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Vitaly Medvedovsky

Vitaly Medvedovsky // Université Concordia
Programme : Painting MFA – complété en 2010

Uniquement disponible en anglais
Vitaly Medvedovsky was born in Kharkov, Ukraine, and moved to Canada in 1998. He completed the MFA Painting program at Concordia University (Montreal) in 2009, after receiving a BFA from the Ontario College of Art and Design (Toronto) in 2004. Vitaly’s work has been shown in solo and group exhibitions in Montreal, Toronto, Calgary and Vancouver. He has received numerous awards, including the Elizabeth Greenshields Foundation Grant, the Plaskett Award, the Ontario Arts Council Emerging Artist Grant, as well as the Canada Council project grant. Vitaly currently lives and works in Berlin, Germany.

www.vitalymedvedovsky.com

Uniquement disponible en anglais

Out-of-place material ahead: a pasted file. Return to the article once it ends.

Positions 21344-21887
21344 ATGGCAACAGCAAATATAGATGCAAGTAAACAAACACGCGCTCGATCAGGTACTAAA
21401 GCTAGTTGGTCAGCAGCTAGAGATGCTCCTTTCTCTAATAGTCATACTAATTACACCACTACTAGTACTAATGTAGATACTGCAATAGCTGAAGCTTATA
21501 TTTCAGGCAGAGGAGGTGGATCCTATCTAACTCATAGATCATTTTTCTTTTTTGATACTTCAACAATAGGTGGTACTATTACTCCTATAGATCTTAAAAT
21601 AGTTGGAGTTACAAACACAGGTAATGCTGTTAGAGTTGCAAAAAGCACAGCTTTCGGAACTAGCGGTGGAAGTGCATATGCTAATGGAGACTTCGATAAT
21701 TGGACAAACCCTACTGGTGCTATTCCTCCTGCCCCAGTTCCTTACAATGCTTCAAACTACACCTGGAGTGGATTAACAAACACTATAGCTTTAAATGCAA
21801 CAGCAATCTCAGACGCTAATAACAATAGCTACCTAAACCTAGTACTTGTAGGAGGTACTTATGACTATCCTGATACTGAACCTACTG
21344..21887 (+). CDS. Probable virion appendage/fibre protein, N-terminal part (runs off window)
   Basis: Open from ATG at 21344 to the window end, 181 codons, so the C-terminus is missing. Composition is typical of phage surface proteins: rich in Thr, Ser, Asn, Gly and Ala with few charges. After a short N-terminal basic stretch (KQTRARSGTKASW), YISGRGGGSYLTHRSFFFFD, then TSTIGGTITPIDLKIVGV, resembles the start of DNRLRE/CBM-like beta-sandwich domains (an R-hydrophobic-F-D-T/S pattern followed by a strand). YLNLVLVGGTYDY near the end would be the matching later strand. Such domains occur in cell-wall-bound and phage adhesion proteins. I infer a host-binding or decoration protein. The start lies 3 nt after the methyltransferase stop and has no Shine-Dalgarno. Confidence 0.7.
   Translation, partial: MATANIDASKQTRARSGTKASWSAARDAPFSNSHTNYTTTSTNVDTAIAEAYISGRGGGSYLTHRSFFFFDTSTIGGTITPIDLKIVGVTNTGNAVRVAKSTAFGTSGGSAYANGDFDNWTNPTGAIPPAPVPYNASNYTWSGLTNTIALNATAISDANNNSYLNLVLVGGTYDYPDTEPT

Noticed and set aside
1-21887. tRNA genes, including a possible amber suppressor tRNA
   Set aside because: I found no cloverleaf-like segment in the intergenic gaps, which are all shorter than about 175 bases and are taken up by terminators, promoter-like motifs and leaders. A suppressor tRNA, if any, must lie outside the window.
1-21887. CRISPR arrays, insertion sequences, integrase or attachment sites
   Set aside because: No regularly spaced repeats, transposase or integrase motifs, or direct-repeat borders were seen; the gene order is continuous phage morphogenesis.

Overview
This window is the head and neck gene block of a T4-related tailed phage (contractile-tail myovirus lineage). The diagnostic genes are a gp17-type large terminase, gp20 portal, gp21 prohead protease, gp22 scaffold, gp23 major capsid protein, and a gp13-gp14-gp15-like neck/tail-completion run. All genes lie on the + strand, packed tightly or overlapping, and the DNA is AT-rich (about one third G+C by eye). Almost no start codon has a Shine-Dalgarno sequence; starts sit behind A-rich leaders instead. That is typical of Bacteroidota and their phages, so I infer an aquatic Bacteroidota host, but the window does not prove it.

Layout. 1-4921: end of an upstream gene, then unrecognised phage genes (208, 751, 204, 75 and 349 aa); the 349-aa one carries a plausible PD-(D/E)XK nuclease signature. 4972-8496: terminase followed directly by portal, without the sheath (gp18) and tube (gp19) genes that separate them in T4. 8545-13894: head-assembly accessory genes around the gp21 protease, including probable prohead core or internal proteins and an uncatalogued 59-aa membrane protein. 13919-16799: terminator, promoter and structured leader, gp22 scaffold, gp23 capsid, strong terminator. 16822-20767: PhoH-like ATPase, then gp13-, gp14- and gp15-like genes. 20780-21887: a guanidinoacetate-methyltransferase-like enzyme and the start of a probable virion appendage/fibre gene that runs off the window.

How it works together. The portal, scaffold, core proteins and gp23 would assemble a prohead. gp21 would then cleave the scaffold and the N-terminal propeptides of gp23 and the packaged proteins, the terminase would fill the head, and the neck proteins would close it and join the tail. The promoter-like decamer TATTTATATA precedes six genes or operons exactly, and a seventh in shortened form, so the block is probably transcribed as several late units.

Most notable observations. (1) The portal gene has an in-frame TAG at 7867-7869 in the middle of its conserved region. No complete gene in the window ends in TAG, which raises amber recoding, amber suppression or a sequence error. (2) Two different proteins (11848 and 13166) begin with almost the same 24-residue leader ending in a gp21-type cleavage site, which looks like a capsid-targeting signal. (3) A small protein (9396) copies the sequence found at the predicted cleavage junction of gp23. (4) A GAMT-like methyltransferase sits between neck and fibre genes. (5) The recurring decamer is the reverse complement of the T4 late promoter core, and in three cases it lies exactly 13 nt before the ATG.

My works are an ongoing attempt to construct an invented mythology. Even though most myths are to a certain degree based on a historical fact – either as a description, or as an explanation – they ultimately evolve into fantastical narratives, as the starting point is gradually distorted over time to the point of becoming almost unrecognizable. These distortions are similar to the transformations that objects or places undergo in my work. My paintings usually develop in a fairly associative manner. Instead of pushing a work in a certain predetermined direction, I try to create an interesting space with a potential for future development, and then allow the narrative to grow out of that space. Since I usually work on a number of paintings at the same time, objects and characters occasionally migrate from painting to painting, tying the works together thematically. These themes then become the starting point for future paintings, thus gradually creating an increasingly complex document of a non-existent place. I usually work on individual pieces for extended periods of time, adding, erasing, and moving things around, often ending up with a result that is radically different from the original idea. In my mind, this gradual deconstruction and rebuilding has certain parallels to the way time itself functions, gradually distorting a certain historical fact by alternatively adding and omitting from it, until we are no longer able to separate fact from fiction.